Mary Sue Ittner
Mon, 08 Jul 2002 16:28:39 PDT
Dear All,

I know many of you from other lists, but there were names of people I 
didn't know as well so here is my introduction.

I live with my husband and "designer" dog Honey in coastal Northern 
California. We are about a mile and a half away from the Pacific Ocean but 
at 800 feet where we have a filtered blue water view of the ocean through 
the forest. We consider ourselves in a Mediterranean climate as we have 
mild wet winters (it gets down to freezing but most years the ground does 
not freeze hard) and dry summers, but being on the first ridge and this far 
north of the equator we get a lot of rain during the rainy season (average 
around 50-60 inches). My soil is acidic, nutrient deprived, decomposed 
sandstone and rock. We have a lot of trees including redwoods and gardening 
is a challenge. We are blessed with comfortable temperatures in summer, but 
nights are almost always cool. It can get hot here on the ridge when it may 
be 15 to 20 degrees cooler down below. If this happens for more than a day 
or two, the fog rolls in. It is what we call nature's air conditioning.

Since I love to grow things from seed and experiment I have found some 
plants that work: shrubs native to this area, Australian and South African 
plants, and other Mediterranean basin plants like teucrium, lavandula, and 
origanum. Ericaeous plants do well so I grow them too. I have been trying 
to grow South African ericas from seed and it is a lot harder than growing 
bulbs, but I am getting better at it thanks to some tips from Rod Saunders.

I heard Wayne Roderick say one day that he gave up trying to garden in the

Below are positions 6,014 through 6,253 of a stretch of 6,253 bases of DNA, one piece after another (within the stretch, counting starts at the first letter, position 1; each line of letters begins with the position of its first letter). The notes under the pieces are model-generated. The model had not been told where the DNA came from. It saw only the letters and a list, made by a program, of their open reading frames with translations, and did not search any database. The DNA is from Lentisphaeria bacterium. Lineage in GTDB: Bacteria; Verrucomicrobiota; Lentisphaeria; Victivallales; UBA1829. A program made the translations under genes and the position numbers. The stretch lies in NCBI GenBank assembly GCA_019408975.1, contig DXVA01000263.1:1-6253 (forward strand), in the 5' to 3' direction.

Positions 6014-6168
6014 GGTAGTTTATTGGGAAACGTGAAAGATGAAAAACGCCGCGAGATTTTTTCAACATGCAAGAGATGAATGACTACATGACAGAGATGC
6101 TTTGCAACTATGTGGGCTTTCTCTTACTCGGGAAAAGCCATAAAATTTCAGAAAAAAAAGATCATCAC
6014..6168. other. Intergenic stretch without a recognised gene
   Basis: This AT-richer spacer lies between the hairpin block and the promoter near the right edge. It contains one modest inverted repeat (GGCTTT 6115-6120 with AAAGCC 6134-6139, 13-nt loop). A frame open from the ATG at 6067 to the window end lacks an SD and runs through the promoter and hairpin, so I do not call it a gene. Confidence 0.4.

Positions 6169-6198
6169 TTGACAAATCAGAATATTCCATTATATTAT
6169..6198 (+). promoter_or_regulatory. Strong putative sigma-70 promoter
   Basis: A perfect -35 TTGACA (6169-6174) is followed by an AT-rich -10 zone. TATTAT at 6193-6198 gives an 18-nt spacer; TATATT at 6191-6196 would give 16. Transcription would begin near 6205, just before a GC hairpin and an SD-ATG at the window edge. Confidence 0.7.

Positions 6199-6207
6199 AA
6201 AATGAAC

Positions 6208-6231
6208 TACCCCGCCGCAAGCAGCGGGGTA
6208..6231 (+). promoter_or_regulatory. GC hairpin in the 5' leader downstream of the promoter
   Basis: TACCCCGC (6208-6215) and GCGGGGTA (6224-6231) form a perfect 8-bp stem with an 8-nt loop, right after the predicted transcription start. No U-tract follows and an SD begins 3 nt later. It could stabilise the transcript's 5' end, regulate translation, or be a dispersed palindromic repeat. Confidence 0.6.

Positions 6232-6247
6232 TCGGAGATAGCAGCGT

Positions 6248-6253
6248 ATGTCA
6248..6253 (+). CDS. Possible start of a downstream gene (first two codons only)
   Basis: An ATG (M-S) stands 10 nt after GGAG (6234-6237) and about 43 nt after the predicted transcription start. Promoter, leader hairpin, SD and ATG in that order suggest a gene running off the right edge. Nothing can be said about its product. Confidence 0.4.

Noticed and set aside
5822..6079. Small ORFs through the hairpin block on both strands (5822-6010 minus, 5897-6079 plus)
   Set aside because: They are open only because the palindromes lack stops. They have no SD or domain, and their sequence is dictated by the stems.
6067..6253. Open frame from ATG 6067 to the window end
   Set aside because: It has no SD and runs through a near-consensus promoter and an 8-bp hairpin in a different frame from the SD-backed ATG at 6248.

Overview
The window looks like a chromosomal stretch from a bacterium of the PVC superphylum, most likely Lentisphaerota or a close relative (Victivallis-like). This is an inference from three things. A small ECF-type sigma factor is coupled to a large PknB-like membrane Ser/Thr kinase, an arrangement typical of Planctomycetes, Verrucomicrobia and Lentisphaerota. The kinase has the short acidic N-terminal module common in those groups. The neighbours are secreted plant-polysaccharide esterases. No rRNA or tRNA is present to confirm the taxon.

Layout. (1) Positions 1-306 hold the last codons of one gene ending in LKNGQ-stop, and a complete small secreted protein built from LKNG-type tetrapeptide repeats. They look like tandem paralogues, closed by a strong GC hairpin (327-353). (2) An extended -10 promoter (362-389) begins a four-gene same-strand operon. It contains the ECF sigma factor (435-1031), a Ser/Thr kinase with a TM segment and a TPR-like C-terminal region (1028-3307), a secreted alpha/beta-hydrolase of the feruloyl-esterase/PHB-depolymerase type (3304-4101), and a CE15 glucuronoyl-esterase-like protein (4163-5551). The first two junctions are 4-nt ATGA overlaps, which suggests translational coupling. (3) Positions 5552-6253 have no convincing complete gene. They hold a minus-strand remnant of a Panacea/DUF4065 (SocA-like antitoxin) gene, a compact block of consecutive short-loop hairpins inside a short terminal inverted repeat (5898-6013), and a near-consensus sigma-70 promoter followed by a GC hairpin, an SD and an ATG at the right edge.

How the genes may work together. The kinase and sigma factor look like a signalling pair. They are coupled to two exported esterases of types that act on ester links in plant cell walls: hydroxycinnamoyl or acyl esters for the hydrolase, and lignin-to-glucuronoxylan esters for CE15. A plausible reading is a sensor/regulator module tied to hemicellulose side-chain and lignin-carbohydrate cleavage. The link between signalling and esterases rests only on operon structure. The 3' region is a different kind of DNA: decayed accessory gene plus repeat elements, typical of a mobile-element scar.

redwoods and started planting bulbs. His theme is year round bloom without 
extra water. I was already in love with bulbs, but that got my attention. I 
started with South African and California bulbs. As I have made friends 
with other bulb fanatics who have shared seed, bulbs, or enthusiasm for all 
manner of geophytes I have gotten way out of control. I am trying to switch 
myself over to learning how to grow what I grow well and not keep seeking 
more, but it is a struggle. Like others have said my favorites are the ones 
blooming, but I love Calochortus, Leucocoryne, Romuleas, Oxalis, Brodiaeas, 
Dichelostemmas, Geissorhizas, Moraeas, Triteleias, Lachenalias, 
Veltheimias, my native Alliums, Cyclamen... You get the picture. I could go 
on. I have far too many pots, but also bulbs planted in the ground and 
raised beds. I have a greenhouse which is measuring 104 at the moment, but 
it measured in the 50ties last night and we can get 40ties in the summer at 
night so tropical plants are never happy.

I also love looking for plants growing in the wild and am a part of two 
hiking groups. One I do the planning for and make sure we go to all the 
good flower places in spring and early summer. My area is very rural and we 
have many places to walk. This past weekend we spied Lilium pardalinum just 
opening (in a place the deer couldn't get it) and earlier in the week there 
was a whole rocky bank covered with Allium dichlamydeum overlooking the 
ocean to delight me. Lucky for me even though my husband does not like to 
garden, he likes to go with me looking for plants in nature as does the 
dog. And he has enjoyed meeting other bulb fanatics which is something else 
I like to do.

I hope more of you will introduce yourselves. Like Paul I am learning more 
about some people I thought I already knew as they describe their broader 
garden interests.

Mary Sue 

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